Democrats believe Iowa House in reach

GOP campaigns aggressively to keep trifecta control

(File photo) The House chambers in the Iowa Capitol Building in Des Moines in 2018. (The Gazette)
(File photo) The House chambers in the Iowa Capitol Building in Des Moines in 2018. (The Gazette)

DES MOINES — For the past four years, Iowa’s lawmaking process has been under total Republican control.

Democrats failed to regain a seat at the table in 2018 when Republican Gov. Kim Reynolds won the election, continuing GOP control of the Iowa House, Iowa Senate and the governor’s office.

Iowa Democrats’ next-best opportunity is upon them: this election’s race for majority control of the Iowa House.

Republicans hold 53 seats and Democrats 47 in the House. And Democrats believe they can win enough House races across the state to regain a majority they have not held since 2010.

“I would say I’m cautiously optimistic,” said Rep. Todd Prichard, from Charles City, leader of the House Democrats. “We know that the House is definitely in play, and we know that we’re competitive. Our candidates are running great campaigns in districts across the state where we have to win if we want to be in the majority. We’re cautiously optimistic, but it’s a competitive environment.”

The House majority likely hinges on roughly 20 races across the state.

House Democrats gained a net six seats in 2018 — narrowing Republicans’ edge in the chamber from 59-41 to 53-47 — and they feel they can finish that job in 2020 and retake the majority.

They have targeted a number of open-seat races in districts where registered voters are politically balanced, plus some Republican incumbents who may be vulnerable for various reasons.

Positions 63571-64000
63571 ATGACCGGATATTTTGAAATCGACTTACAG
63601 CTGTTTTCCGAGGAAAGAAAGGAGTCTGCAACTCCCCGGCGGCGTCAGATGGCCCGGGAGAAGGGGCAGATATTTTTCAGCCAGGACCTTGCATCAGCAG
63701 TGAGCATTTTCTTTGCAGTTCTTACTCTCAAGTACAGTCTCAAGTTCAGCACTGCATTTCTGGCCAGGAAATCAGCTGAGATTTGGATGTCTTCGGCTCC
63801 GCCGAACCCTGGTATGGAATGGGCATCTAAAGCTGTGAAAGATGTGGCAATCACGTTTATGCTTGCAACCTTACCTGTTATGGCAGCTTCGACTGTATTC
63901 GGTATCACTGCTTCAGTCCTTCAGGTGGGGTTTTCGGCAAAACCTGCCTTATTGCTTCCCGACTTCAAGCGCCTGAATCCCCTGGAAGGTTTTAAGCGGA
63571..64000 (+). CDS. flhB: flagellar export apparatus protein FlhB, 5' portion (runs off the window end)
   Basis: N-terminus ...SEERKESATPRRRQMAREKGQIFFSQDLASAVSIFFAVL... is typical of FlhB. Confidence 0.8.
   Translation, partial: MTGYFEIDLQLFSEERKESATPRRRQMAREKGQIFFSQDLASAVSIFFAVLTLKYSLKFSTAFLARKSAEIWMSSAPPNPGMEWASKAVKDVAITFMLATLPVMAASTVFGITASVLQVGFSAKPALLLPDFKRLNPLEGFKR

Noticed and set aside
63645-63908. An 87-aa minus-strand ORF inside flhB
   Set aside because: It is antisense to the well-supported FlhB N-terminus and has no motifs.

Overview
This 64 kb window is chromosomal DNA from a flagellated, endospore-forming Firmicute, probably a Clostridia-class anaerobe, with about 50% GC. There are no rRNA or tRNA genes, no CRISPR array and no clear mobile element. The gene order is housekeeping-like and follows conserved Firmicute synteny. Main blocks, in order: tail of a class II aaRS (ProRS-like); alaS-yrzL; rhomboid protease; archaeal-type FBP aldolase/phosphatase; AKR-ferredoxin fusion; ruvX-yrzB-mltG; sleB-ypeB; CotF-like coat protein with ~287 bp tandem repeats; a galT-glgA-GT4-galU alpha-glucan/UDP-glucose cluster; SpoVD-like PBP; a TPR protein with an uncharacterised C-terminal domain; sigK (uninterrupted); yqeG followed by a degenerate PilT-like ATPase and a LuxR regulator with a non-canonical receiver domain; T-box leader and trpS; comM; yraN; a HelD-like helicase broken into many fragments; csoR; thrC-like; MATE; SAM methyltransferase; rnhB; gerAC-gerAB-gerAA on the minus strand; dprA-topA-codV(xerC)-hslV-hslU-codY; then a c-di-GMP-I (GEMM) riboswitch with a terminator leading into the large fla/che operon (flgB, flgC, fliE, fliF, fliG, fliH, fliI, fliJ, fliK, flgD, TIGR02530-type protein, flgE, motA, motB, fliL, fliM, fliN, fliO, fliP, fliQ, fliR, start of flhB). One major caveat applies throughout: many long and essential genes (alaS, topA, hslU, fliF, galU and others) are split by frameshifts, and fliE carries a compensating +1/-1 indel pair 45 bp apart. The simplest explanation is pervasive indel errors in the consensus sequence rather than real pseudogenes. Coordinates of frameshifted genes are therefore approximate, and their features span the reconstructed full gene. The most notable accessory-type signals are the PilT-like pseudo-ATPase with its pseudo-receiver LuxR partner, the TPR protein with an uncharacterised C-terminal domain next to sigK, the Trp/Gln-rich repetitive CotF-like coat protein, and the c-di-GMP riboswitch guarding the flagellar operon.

House Republicans, however, contend they are not only defending their incumbents, they also are campaigning aggressively in Democratic-held districts. If Republicans flip any Democratic seats, that would make it that much more difficult for Democrats to take the majority.

“This is why it’s so hard to regain a majority when you’re the minority. Because you can have good targets, you can have good opportunities, but if you lose one of your own, all of a sudden, man, it is a much bigger lift,” Craig Robinson, a Republican consultant, said during recording of the latest episode of “Iowa Press” on Iowa PBS. “And again, Republicans are on the offensive in some of these areas with really good candidates. And so you flip one of them, you make that chore of regaining the House even more difficult.”

Some of Democrats’ top pickup opportunities are in the same kind of places they made many of those gains in 2018. Their biggest gains two years ago came in the Des Moines suburbs: Democrats flipped five seats there, leaving only two Republicans among the 14 lawmakers representing Polk County.

The district perhaps most poised to flip to Democrats in this election is in the Cedar Rapids and Marion suburbs.

The District 67 has been represented by Republican Ashley Hinson, who this year is running for Congress. Now it is an open-seat race, and Democratic voters outnumber Republicans in the district.

Republican Sally Ann Abbott is running against Democrat Eric Gjerde in District 67.

Another suburban seat in play is in the northern Des Moines suburb of Ankeny. Democrats flipped the southern portion of Ankeny in 2018, but Republican John Landon held on in the north side. This year, Democrats believe they will be able to defeat Landon; he is being challenged by Democrat Andrea Phillips.

Democrats also have targeted Republican incumbents in Scott County: a suburban-style district in Bettendorf, represented by Gary Mohr, and a suburban-rural district represented by Ross Paustian.


“The recipe is sort of what we saw last cycle in these suburban seats,” Prichard said. “It is a similar recipe” this year.

Democrats also are targeting open-seat races where Republicans retired from the House: in Council Bluffs, Muscatine and rural Linn County.

And they hope to claim a Republican-held district that includes Decorah, a race that in 2018 was decided by just nine votes and included a legal challenge over uncounted absentee ballots. The same candidates will rematch in this year’s race: Republican Michael Bergan and Democrat Kayla Koether.

They also have targeted Republican incumbent Jeff Shipley in a southeast Iowa district that includes Fairfield. That will be another rematch: Shipley is being challenged by Democrat Phil Miller.